The New Road to Serfdom: A Letter of Warning to America, by Daniel Hannan (Harper, 224 pp., $24.99)
After observing a Fourth of July celebration in Yellowstone National Park in 1889, a young (and benignly amused) Rudyard Kipling wrote that he was “amazed” at how proud Americans were of “their country and their ‘institootions’” (sic). One hundred twenty-one years later, another young, conservative British visitor, Daniel Hannan, argues that “the character of the United States, more than any other country on earth, is bound up with its institutions.” Those institutions and the way of life that is historically connected to them, Hannan notes, have made America’s democracy and economy phenomenally successful and decidedly distinct from those of Europe and the rest of the world.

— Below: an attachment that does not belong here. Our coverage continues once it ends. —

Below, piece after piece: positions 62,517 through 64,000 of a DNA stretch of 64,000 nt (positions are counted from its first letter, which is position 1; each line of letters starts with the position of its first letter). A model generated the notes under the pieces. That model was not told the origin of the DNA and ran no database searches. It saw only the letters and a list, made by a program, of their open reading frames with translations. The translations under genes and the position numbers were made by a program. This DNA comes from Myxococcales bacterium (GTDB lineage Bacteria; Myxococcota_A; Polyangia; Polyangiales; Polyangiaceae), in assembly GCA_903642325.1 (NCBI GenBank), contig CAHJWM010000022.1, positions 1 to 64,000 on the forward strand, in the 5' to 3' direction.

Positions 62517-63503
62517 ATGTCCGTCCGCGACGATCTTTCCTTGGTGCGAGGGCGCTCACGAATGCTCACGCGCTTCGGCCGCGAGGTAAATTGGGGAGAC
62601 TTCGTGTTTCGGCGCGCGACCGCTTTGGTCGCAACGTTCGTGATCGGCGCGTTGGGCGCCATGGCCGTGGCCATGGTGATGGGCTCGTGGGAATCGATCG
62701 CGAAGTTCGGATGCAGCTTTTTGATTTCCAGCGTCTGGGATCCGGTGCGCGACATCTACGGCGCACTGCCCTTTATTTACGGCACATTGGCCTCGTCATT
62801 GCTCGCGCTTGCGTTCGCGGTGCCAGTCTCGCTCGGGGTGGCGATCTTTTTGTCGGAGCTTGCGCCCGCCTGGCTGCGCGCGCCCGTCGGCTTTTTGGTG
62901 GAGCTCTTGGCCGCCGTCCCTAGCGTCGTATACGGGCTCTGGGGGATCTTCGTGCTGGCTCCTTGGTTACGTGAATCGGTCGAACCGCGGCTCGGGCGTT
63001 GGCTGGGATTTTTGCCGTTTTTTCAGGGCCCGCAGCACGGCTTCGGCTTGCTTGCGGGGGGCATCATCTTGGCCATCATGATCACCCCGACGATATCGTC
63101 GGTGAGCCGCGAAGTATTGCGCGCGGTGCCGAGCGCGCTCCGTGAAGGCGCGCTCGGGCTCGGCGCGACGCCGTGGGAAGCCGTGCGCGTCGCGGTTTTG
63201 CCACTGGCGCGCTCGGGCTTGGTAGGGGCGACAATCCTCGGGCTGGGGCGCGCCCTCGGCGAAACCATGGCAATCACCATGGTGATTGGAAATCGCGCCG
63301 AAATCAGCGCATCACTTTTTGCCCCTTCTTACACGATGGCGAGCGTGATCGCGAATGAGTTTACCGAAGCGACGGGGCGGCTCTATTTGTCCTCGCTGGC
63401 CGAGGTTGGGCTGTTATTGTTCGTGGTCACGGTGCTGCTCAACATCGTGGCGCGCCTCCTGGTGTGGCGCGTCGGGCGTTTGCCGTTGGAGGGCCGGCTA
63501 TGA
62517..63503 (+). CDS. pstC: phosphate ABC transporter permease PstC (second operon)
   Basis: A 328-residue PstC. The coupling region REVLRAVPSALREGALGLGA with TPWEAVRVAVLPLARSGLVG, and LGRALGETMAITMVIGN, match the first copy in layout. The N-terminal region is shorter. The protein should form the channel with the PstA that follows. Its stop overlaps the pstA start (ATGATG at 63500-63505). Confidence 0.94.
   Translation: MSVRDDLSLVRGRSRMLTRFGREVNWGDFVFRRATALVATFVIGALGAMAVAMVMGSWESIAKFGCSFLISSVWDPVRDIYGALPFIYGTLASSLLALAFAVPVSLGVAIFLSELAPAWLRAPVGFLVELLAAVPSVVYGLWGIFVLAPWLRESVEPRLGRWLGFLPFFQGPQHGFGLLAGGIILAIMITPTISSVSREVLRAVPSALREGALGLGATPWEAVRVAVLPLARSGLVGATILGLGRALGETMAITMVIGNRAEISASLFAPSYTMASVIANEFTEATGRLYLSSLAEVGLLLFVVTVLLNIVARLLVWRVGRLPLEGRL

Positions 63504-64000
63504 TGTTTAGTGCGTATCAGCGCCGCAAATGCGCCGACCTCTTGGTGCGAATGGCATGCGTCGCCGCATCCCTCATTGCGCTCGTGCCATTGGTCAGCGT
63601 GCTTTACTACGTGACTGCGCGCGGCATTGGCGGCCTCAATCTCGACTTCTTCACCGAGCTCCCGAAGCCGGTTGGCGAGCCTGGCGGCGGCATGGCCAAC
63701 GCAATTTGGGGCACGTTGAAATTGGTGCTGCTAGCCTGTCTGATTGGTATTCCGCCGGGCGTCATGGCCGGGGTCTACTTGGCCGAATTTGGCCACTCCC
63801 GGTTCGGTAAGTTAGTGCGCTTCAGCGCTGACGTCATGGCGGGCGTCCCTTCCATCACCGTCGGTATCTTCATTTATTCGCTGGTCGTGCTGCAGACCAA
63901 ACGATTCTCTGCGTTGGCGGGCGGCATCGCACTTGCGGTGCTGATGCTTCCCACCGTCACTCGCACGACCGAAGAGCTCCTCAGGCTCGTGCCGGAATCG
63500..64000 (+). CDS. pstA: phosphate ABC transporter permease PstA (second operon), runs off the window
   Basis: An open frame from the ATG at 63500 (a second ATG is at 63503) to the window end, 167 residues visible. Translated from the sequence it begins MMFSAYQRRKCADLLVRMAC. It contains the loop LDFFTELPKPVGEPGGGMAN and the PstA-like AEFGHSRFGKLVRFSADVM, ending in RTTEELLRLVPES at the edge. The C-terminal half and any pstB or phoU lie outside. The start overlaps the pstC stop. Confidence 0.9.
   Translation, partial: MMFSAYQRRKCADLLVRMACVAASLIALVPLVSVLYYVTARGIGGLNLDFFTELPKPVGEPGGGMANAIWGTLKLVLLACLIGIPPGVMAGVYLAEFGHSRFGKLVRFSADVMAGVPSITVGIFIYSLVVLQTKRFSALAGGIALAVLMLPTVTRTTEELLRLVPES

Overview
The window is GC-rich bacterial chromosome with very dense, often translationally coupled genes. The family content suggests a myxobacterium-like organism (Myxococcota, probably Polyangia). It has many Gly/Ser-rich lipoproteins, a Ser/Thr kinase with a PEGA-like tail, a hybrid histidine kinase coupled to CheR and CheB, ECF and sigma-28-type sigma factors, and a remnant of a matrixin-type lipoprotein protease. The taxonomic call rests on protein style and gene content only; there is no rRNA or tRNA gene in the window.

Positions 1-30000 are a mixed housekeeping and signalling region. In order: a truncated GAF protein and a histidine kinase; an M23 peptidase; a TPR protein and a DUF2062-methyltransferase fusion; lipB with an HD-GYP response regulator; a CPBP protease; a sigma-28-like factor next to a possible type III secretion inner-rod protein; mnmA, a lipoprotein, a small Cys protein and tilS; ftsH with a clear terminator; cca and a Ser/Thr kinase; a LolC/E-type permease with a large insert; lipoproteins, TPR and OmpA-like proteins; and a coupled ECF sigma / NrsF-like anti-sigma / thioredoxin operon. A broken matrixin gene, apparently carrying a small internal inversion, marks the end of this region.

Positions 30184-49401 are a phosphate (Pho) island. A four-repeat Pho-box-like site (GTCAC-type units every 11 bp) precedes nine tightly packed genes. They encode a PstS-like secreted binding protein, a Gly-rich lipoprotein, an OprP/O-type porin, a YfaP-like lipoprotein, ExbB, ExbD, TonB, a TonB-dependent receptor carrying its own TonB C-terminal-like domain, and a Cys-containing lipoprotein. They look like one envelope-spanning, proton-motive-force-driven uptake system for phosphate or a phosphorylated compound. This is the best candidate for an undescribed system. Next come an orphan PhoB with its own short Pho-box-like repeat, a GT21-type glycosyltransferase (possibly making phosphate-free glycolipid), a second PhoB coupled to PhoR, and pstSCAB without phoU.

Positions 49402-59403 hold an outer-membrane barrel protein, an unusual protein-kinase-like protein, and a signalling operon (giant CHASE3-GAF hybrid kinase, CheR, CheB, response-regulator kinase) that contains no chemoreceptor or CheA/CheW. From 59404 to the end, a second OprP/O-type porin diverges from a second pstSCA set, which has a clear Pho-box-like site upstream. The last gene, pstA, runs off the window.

Daniel Hannan, a member of the European Parliament, a rising political star of the Anglosphere, a trenchant journalist, an articulate speaker, and — many hope — a future occupant of Number 10 Downing Street, is well known to readers of National Review. Hannan serves as a modern-day British-intellectual Paul Revere, warning Americans that European ideas are coming, and that these ideas are anathema to our Whiggish democratic republic.